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Several tools perform various tasks in creating, managing, and deploying CDEs. There are also tools that support reviewing externally generated forms to see if they are CDE-compliant, that is, are comprised of approved CDEs found in the caDSR. The public CDE Browser lets you search for data elements, create forms and download CDEs. The UML Model Browser is specifically designed for browsing registered UML information models. Online help is available, but you will find that using the tools is easier if you have first read through the description of the caDSR implementation of the ISO/IEC 11179 Standard.
The Cancer Data Standards Registry and Repository (caDSR) is database and a set of APIs and tools based on the ISO/IEC 11179 Information Technology Metadata Registries (MDR) standard. The caDSR provides the means to create, edit, control, and deploy data elements for metadata consumers.
Metadata is defined as "data about data" or "the description of a piece of information." Standardizing and registering metadata addresses a significant problem in biomedical data management: the wide variety of ways that similar data are collected and described.
The ISO/IEC 11179 standard defines a framework for how metadata can be specified, maintained in a consistent manner, shared, and used across diverse domains. The caDSR is a conforming implementation of the ISO/IEC 11179 metadata standard with NCI extensions. The caDSR has been designed to support creation, maintenance, registration, and use of metadata in accordance with the metadata standard; in addition, the NCI has extended the standard, most notably in the use of controlled terminology. This enables metadata consumers to register the descriptive information needed to render cancer research data reusable and interoperable.
The fundamental unit of data in the ISO/IEC 11179 standard is called a data element. According to the ISO metadata standard, any item represented by a data element has two distinct parts: an explicit definition that is independent of any particular implementation, and an explicit description of implementation--specific details regarding how the item is represented in computer storage. Capturing these two aspects makes it possible to compare data elements that describe the same thing across different applications, and to understand what data transformation may be necessary in order to make the data comparable.
caCORE-like systems follow an object-oriented paradigm where classes of data are described using UML models. A UML model, serialized into XMI, can then be used to transform the UML model objects into caDSR registered items. Once registered, the items in caDSR can be re-used in other systems' models. If different systems are using the same registered terms (metadata) for the data in their models, those systems can more easily communicate and share information.
The caDSR itself is a database that contains Administered Items. As defined in the ISO/IEC 11179 standard, an Administered Item is an item (a Data Element or one of the associated components that comprise a Data Element) for which administrative information must be recorded. caDSR administered items are supported by the use of externally defined terminologies and controlled vocabularies, such as the NCI Thesaurus.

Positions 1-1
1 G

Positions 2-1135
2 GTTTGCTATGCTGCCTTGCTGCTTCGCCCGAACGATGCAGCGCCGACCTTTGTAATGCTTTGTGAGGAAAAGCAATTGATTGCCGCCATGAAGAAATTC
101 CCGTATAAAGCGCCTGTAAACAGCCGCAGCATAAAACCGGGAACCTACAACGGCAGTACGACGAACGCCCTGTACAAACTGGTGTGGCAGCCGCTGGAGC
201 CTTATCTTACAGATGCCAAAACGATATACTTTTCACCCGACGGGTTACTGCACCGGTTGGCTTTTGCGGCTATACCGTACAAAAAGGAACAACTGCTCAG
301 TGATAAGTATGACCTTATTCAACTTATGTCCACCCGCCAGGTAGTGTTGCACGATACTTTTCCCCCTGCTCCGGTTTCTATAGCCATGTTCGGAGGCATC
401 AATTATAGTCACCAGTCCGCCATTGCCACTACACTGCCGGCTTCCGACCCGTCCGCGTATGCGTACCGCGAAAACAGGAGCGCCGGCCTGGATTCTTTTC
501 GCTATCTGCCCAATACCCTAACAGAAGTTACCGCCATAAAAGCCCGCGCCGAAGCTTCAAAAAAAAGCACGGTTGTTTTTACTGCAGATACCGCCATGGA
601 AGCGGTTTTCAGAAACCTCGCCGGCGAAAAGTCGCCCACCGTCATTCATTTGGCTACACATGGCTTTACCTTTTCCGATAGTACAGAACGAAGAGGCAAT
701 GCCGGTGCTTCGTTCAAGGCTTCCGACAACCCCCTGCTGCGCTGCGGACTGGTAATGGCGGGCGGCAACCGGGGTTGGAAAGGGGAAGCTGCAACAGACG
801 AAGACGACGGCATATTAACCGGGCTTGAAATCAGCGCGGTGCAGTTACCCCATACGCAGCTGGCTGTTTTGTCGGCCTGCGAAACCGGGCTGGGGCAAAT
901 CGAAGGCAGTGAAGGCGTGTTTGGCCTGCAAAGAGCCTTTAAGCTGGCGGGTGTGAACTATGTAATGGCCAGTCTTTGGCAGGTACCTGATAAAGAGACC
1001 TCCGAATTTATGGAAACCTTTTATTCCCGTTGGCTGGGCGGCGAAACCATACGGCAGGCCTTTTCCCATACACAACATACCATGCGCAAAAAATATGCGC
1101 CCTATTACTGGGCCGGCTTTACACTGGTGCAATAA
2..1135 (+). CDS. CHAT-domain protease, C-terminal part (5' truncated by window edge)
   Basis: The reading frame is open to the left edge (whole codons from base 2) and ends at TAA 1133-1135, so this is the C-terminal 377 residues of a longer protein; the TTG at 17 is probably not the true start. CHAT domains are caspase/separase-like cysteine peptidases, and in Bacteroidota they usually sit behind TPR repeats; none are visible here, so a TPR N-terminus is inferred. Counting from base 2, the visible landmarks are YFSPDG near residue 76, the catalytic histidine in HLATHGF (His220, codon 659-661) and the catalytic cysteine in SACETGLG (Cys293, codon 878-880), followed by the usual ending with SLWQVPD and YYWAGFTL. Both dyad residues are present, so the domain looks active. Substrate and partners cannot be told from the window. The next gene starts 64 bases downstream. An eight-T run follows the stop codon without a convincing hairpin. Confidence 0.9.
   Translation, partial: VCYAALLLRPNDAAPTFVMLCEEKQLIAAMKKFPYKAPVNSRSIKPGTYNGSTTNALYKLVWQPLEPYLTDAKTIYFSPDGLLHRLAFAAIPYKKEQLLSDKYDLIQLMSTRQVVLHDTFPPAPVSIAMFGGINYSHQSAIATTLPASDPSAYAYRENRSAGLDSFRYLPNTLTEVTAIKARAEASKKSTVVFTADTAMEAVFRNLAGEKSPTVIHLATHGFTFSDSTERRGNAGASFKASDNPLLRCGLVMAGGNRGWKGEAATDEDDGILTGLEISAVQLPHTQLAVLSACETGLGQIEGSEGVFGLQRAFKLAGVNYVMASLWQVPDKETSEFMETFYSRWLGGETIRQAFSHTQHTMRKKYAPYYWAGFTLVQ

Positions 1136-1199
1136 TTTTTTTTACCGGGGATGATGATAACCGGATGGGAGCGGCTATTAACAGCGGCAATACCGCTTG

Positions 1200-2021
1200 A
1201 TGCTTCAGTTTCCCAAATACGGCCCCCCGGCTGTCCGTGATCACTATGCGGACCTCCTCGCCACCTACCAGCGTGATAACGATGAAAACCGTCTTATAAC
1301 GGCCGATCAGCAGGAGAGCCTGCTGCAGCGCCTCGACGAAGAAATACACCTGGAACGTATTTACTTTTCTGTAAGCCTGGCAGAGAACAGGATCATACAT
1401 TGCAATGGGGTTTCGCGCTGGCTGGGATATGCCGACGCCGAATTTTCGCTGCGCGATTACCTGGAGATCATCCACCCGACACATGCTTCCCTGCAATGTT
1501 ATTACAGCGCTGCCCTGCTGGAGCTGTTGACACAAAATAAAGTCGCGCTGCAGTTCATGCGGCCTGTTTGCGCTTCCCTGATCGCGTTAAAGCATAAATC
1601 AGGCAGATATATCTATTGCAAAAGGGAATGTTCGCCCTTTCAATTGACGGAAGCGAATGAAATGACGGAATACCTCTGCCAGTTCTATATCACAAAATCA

To support the database, the caDSR also has a suite of tools for creating, sharing, and deploying data elements (also called common data elements or CDEs). These tools include a public CDE Browser that enables you to search for data elements, create forms, and download CDEs, and a UML Model Browser viewer that makes it easier to find CDEs that are registered as part of UML modeling projects. All of the caDSR tools and interfaces connect to the same central database. Links to further information regarding the caDSR tools appear in the section "caDSR Tools."
By complying with the ISO/IEC 11179 standard, caDSR provides, among other things, a semantic bridge between the data elements contained in registered data objects and standard vocabularies and ontologies. caDSR was originally designed to support the development and deployment of data elements as metadata descriptors for NCI-sponsored research, but now supports an ever-widening group of users and metadata consumers in caBIG®.
caDSR Database and Implementation
The caDSR is based on an Oracle database. All of the various tools and interfaces connect to the same central database.
The software applications that access caDSR content are based on open source standards and are freely available for use by other government agencies and for download and use by interested parties.
caDSR follows the ISO/IEC 11179 standard to harmonize, register and integrate user-defined UML information models with existing and new caDSR content and to represent the CDEs in the database. This standard is somewhat complex, but it offers a richly expressive model for metadata that does a good job of supporting the variations needed for biomedical applications. If you are interested in working with the caDSR, please review the background material on the way we have implemented the ISO/IEC 11179 standard.
In addition to implementing the ISO/IEC 11179 model, we have added a few additional types of content to the caDSR. The two most important additional items are Forms and Protocols.
A Form is a collection of CDEs, and a Protocol is a collection of Forms. For clinical trials applications, the Forms correspond to Case Report Forms (CRFs), and Protocols correspond to a clinical trial protocol.
Template forms are generic forms that can be used as the basis for creating the actual forms used in a Protocol. Templates are stored both as a collection of CDEs that comprise the form, and an MS Word or PDF file that shows the CDEs laid out.